Krishna: An icon whose contribution to Telugu cinema is unparalleled

Veteran Telugu actor Krishna has passed away. In the wee hours of Monday, he suffered a cardiac arrest. He was revived at a private hospital after 20 minutes of CPR. But his condition remained critical. After being under intensive medical care for xx days, Krishna died on xx at xx. He was 79.

Born as Ghattamaneni Shivarama Krishna in Burripalem of Guntur district in Andhra Pradesh, Krishna made inroads into the Telugu film industry by playing minor roles during the early 1960s. He made his debut as a lead actor in director Adurthi Subba Rao’s romantic drama Thene Manasulu in 1965. And, as they say, the rest is history.

Krishna didn’t just capture the hearts of the Telugu film audience but also constantly pushed the boundaries of Telugu cinema. He was ahead of his time when it came to exploring new cinematic ideas, themes, technology and visual styles. Take, for example, his third movie Gudachari 116 (Agent 116). It enjoys the distinction of being Telugu cinema’s first James Bond-esque espionage thriller. In 1967, the film was considered a risky proposition when mythological movies ruled the Telugu box office. Written and directed by M. Mallikarjuna Rao, the movie proved naysayers wrong by becoming one of the highest-grossing films of that year. And it also remains one of the iconic Telugu films of the bygone era.

Gudachari 116 gave Krishna a solid foundation to build an enviable career in Telugu cinema. And with films such as Ave Kallu (1967), Saakshi (1967) and other James Bond-themed films — James Bond 777 (1971), Agent Gopi (1978) — he cemented his position as a bankable star during the very early years of hiscareer. His fascination for doing spy thrillers also earned him the moniker ‘The Andhra James Bond’.

Krishna also enjoyed a formidable reputation for his exemplary professional discipline and work ethic. He always seemed ready to go the extra mile for the benefit of the film fraternity. Even after achieving the status of a ‘demi-god’ among his fans, he never took his stardom for granted. He shot multiple projects at a time by working three shifts every day. At the peak of his career, on an average, he shot for 10 films a year, which is a record in itself. In 1970, he acted in 16 movies, and in 1972, he headlined 18 movies. And most of his movies turned profits for the producers, helping him achieve the title of ‘superstar’ in the Telugu film industry.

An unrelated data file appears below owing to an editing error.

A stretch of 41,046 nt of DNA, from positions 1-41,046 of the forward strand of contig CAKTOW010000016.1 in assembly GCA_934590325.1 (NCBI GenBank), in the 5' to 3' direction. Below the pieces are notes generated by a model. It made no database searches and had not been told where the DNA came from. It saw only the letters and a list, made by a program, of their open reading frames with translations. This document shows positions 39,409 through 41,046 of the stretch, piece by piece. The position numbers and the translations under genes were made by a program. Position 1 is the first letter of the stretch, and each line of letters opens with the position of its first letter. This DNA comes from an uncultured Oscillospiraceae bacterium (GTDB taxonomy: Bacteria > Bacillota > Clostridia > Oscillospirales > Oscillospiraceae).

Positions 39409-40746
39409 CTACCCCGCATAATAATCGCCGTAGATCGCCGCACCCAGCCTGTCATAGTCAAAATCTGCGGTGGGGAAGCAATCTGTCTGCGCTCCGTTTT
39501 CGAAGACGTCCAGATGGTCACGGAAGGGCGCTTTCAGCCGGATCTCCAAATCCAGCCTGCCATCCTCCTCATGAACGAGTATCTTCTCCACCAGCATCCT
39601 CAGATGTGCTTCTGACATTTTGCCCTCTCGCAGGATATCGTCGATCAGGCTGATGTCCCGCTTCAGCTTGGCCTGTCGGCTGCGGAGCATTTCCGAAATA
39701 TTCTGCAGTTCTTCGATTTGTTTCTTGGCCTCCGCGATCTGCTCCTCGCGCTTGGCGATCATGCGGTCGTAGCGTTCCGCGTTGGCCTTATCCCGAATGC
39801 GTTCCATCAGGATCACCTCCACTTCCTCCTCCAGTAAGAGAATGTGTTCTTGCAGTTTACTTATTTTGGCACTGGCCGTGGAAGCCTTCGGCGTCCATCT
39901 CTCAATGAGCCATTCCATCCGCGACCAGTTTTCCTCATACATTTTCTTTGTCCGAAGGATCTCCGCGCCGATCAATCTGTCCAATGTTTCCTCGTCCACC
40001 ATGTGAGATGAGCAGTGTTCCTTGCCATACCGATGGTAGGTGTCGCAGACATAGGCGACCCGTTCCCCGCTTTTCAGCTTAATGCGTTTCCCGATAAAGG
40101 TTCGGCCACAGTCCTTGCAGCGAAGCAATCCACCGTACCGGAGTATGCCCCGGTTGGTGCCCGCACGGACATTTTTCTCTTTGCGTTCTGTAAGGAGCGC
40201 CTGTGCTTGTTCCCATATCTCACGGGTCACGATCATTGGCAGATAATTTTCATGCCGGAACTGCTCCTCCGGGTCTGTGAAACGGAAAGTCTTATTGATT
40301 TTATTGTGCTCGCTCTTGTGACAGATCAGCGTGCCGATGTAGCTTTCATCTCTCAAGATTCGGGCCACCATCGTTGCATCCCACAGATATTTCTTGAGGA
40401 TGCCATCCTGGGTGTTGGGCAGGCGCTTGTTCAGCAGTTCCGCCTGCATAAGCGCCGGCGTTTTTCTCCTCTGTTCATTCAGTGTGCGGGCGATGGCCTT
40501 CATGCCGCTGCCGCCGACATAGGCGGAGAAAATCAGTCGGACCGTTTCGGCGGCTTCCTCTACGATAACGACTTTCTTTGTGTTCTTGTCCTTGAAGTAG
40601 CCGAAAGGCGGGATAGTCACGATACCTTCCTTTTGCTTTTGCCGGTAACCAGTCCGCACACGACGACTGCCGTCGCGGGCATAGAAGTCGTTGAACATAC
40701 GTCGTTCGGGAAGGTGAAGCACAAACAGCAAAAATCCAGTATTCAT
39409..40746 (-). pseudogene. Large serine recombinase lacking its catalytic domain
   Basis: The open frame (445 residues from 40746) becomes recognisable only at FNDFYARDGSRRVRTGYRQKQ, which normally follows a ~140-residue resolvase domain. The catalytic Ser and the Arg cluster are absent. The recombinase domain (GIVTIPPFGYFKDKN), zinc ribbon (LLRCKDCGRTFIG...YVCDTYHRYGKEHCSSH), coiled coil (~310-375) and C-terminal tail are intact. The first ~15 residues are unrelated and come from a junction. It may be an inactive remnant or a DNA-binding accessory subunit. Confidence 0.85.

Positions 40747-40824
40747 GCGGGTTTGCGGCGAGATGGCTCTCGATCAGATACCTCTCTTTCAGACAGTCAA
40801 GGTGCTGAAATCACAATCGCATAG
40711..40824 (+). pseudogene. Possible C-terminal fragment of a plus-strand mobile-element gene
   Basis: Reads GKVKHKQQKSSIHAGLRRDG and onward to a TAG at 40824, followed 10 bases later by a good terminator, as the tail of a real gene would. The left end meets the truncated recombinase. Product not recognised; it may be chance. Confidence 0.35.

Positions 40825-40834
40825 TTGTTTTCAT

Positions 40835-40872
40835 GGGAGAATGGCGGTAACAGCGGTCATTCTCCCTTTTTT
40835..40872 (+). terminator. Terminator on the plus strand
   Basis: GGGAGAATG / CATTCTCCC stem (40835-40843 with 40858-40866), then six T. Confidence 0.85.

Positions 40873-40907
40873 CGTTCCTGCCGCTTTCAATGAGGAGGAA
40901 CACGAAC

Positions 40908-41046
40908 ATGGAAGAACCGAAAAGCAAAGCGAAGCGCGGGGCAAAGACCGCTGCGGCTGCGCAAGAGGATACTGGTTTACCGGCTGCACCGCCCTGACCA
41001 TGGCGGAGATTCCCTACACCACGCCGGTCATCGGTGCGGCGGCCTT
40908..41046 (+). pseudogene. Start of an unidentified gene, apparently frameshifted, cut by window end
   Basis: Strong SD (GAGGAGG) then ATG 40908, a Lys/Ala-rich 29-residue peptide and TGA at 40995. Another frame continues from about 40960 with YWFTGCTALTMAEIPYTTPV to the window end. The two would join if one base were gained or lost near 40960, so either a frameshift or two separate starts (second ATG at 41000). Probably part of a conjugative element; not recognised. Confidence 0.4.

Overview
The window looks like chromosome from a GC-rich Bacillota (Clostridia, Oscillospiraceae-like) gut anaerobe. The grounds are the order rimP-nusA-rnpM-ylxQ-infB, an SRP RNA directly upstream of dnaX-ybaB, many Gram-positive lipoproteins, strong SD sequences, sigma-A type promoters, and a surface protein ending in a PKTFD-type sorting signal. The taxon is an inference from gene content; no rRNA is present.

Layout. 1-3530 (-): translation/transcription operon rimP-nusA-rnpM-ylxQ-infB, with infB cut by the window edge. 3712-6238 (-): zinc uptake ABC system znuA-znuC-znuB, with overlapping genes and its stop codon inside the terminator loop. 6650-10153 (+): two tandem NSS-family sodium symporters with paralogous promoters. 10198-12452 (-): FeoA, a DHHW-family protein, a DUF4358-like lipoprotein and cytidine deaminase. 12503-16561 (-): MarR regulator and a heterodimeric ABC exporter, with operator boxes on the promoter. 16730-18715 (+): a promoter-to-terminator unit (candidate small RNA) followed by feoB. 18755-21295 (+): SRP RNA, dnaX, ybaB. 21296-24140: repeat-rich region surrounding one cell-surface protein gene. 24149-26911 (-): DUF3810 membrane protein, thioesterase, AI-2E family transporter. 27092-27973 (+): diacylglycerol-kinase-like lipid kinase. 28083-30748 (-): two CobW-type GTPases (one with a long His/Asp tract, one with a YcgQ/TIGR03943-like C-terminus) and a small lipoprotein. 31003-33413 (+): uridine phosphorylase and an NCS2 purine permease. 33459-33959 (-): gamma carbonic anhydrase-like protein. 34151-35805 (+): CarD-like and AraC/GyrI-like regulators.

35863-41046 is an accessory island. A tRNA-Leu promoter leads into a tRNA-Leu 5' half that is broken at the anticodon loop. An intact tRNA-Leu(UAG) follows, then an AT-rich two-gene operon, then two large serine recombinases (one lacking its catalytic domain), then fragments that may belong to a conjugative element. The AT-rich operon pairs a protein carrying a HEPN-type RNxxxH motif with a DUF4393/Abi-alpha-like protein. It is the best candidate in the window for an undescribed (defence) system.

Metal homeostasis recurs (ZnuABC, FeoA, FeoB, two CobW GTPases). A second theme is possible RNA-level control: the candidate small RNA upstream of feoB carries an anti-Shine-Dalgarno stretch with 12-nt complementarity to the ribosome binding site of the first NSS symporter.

Krishna
(Express archive photo)
Krishna (Express archive photo)
Krishna (Express archive photo)
Krishna (Express archive photo)
Krishna (Express archive photo)

Besides acting, Krishna has also directed and produced several blockbusters under his home production banner Padmalaya Studios. He made his directorial debut with Simhasanam (1984), which was one of the biggest blockbusters of his career. He later remade the film in Hindi as Singhasan with Jeetendra in the lead role. The Hindi remake was also a big hit. As a director, he has a total of 17 movies to his credit, including some superhits such as Mugguru Kodukulu, Koduku Diddina Kapuram, Anna Thammudu, and Bala Chandrudu. He also bankrolled Superstar Rajinikanth‘s Tamil film Maaveeran.

In the later years of his career, he played key supporting roles in movies like Kanthaswamy, Baladoor, Vamsi, Raja Kumarudu, and Osey Ramulamma.

Krishna was also instrumental in introducing several cutting-edge movie-making technologies in Telugu cinema. His blockbuster movie Alluri Sitarama Raju was the first film in Telugu to be shot in CinemaScope. His directorial debut Simhasanam was the first Telugu movie to be made on 70mm film. His 200th film Eenadu was the first Eastman color film in Telugu. And he introduced the Telugu audience to the DTS sound effects with Veera Levara.

In a career spanning over five decades, Krishna’s contribution to the growth of Telugu cinema is unparalleled. In 2009, the Government of India conferred him with Padma Bhushan for his immense contributions to the field of arts.

admin

Leave a Reply

Your email address will not be published. Required fields are marked *